Glucagon-like peptide 1 (GLP-1) is an hormone secreted from intestinal endocrine L cells and also from pancreatic α-cells that cause an increase in the amount of insulin released from the beta cells. Its ability to stimulate insulin secretion and regulate blood glucose has been used as a treatment for type 2 diabetes. Importantly, GLP-1 and its long-lasting analogs reduce food intake and body weight. These effects have been regarded as of potential clinical relevance for successful treatment of obesity. There is limited knowledge regarding the mechanisms behind the anorexic effect of GLP-1, but it is likely exerted at the level of the central nervous system.
A number of findings suggest a potential link between GLP-1 and cytokine signaling outside of the central nervous system. Indeed, elevated interleukin-6 (IL-6) levels in the blood, particularly the IL-6 secreted by the skeletal muscle, increase both secretion and production of GLP-1 from intestinal L-cells and pancreatic α-cells. Moreover, peripheral GLP-1 may mediate beneficial effects of IL-6 on blood glucose and the capacity of β-cells to secrete insulin. GLP-1 may also interact with interleukin-1β (IL-1β). However, until recently, there was no studies on possible interactions between GLP-1 and IL-6 and IL-1β at the level of the brain. IL-1 and IL-6 are key regulators of the inflammatory response (13, 14), influencing metabolism and behavior during illness, including the induction of fever and loss of appetite and mobility. When both IL-1β and IL-6 are lacking, mice develop obesity and hyperphagia.
A recent study published in the Proceedings of the National Academy of Science of the United States of America (PNAS) aimed to investigate whether GLP-1, IL-6, and IL-1 interact at the level of the central nervous system in regulation of feeding and body weight. Rats have been use for this study, as well as the clinically relevant GLP-1 analog [exendin-4 (EX4)] to stimulate GLP-1 receptors.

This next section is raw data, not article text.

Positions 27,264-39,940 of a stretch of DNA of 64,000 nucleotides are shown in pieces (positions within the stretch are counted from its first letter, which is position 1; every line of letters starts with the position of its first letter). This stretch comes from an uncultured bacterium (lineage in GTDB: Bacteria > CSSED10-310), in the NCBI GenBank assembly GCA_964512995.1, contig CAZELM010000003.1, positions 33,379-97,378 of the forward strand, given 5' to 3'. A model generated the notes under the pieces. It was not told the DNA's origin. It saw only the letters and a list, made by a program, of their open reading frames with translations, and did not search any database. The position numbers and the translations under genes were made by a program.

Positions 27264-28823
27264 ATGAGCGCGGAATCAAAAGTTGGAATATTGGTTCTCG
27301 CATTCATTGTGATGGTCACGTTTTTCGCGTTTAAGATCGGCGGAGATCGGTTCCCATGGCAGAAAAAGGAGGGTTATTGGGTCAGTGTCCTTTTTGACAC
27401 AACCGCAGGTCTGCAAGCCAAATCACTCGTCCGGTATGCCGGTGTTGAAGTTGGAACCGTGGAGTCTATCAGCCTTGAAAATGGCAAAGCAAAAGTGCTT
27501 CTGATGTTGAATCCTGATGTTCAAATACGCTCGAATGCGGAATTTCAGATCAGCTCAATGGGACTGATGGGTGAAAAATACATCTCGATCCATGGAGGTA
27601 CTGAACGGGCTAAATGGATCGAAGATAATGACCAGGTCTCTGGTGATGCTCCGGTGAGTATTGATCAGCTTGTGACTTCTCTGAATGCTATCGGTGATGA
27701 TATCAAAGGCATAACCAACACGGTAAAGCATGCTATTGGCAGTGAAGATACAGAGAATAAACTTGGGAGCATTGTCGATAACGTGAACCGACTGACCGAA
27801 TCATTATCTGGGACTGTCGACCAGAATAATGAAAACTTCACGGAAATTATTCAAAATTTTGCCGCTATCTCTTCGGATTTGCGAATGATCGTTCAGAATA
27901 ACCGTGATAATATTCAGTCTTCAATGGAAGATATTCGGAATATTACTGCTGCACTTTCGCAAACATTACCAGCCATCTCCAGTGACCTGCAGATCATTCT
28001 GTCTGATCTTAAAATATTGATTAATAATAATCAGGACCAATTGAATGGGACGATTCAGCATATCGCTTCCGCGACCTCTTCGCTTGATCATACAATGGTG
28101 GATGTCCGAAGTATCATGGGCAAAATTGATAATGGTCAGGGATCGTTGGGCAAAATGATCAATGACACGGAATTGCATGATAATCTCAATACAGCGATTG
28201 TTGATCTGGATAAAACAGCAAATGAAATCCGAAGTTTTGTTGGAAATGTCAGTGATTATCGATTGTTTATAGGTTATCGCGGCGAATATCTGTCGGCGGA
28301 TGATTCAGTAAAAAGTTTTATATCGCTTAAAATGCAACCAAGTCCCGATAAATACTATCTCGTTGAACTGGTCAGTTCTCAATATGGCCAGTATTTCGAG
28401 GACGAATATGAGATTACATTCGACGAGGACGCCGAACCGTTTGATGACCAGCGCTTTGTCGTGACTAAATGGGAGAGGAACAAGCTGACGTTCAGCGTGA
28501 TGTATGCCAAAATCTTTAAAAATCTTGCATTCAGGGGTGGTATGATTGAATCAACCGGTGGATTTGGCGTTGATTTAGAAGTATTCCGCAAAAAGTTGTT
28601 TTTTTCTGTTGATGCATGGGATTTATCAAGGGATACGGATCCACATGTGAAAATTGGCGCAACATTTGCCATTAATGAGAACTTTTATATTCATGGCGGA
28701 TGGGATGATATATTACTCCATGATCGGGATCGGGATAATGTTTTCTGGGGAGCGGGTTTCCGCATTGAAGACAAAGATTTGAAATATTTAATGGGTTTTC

Results shown an enhanced attenuation of the GLP-1 receptor–mediated inhibition of feeding with a simultaneous IL-1 and IL-6 blockade. Furthermore, GLP-1 receptor stimulation with EX4 led to a striking elevation of IL-6 gene expression in two key brain energy balance controlling areas—the hypothalamus and the hindbrain—and to increased IL-1β expression in the hypothalamus.
Clinically used GLP-1 analogs may provide beneficial effects on food intake and body weight reduction that are likely exerted at the level of the central nervous system, but the knowledge about how this effect is exerted is limited. This study report evidence that, surprisingly, two cytokines, IL-6 and IL-1, mediate the suppression of food intake and body weight induced by GLP-1 receptor stimulation. Although this finding is unexpected, it is in line with earlier reports that both IL-6 and IL-1 exert a tonic suppression of body weight in the absence of illness at the level of the central nervous system/hypothalamus. The current findings increase our knowledge of a widely used group of therapeutics and may result in a more refined treatment of obesity.
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Shirazi R, Palsdottir V, Collander J, Anesten F, Vogel H, Langlet F, Jaschke A, Schürmann A, Prévot V, Shao R, Jansson JO, & Skibicka KP (2013). Glucagon-like peptide 1 receptor induced suppression of food intake, and body weight is mediated by central IL-1 and IL-6. Proceedings of the National Academy of Sciences of the United States of America PMID: 24048027